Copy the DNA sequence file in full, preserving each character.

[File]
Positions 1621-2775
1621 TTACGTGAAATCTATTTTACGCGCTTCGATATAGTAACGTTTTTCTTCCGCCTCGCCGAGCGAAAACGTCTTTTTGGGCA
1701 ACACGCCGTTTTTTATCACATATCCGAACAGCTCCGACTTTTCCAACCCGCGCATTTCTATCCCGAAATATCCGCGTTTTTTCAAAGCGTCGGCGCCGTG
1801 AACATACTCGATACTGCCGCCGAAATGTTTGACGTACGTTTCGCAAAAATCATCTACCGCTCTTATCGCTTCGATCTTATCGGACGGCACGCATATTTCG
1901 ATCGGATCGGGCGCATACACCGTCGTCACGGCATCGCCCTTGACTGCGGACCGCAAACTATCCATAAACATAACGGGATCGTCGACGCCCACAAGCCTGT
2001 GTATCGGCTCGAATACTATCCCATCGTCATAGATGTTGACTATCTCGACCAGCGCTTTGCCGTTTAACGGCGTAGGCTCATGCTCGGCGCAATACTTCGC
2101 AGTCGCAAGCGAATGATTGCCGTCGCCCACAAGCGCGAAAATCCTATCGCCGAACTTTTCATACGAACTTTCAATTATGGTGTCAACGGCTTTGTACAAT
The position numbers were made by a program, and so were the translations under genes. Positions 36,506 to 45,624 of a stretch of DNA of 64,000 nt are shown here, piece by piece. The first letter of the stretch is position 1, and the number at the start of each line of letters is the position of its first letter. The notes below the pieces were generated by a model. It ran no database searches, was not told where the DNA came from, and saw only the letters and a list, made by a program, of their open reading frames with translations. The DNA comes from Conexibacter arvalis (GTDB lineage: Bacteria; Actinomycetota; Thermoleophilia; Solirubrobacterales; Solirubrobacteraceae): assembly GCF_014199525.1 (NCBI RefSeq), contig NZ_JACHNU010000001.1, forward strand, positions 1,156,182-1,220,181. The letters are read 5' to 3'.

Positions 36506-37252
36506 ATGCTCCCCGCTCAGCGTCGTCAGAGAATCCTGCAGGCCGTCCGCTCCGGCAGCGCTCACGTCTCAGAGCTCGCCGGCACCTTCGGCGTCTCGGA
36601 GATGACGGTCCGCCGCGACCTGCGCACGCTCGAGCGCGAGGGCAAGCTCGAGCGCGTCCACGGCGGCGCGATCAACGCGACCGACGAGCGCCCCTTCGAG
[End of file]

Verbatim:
Positions 1621-2775
1621 TTACGTGAAATCTATTTTACGCGCTTCGATATAGTAACGTTTTTCTTCCGCCTCGCCGAGCGAAAACGTCTTTTTGGGCA
1701 ACACGCCGTTTTTTATCACATATCCGAACAGCTCCGACTTTTCCAACCCGCGCATTTCTATCCCGAAATATCCGCGTTTTTTCAAAGCGTCGGCGCCGTG
1801 AACATACTCGATACTGCCGCCGAAATGTTTGACGTACGTTTCGCAAAAATCATCTACCGCTCTTATCGCTTCGATCTTATCGGACGGCACGCATATTTCG
1901 ATCGGATCGGGCGCATACACCGTCGTCACGGCATCGCCCTTGACTGCGGACCGCAAACTATCCATAAACATAACGGGATCGTCGACGCCCACAAGCCTGT
2001 GTATCGGCTCGAATACTATCCCATCGTCATAGATGTTGACTATCTCGACCAGCGCTTTGCCGTTTAACGGCGTAGGCTCATGCTCGGCGCAATACTTCGC
2101 AGTCGCAAGCGAATGATTGCCGTCGCCCACAAGCGCGAAAATCCTATCGCCGAACTTTTCATACGAACTTTCAATTATGGTGTCAACGGCTTTGTACAAT
The position numbers were made by a program, and so were the translations under genes. Positions 36,506 to 45,624 of a stretch of DNA of 64,000 nt are shown here, piece by piece. The first letter of the stretch is position 1, and the number at the start of each line of letters is the position of its first letter. The notes below the pieces were generated by a model. It ran no database searches, was not told where the DNA came from, and saw only the letters and a list, made by a program, of their open reading frames with translations. The DNA comes from Conexibacter arvalis (GTDB lineage: Bacteria; Actinomycetota; Thermoleophilia; Solirubrobacterales; Solirubrobacteraceae): assembly GCF_014199525.1 (NCBI RefSeq), contig NZ_JACHNU010000001.1, forward strand, positions 1,156,182-1,220,181. The letters are read 5' to 3'.

Positions 36506-37252
36506 ATGCTCCCCGCTCAGCGTCGTCAGAGAATCCTGCAGGCCGTCCGCTCCGGCAGCGCTCACGTCTCAGAGCTCGCCGGCACCTTCGGCGTCTCGGA
36601 GATGACGGTCCGCCGCGACCTGCGCACGCTCGAGCGCGAGGGCAAGCTCGAGCGCGTCCACGGCGGCGCGATCAACGCGACCGACGAGCGCCCCTTCGAG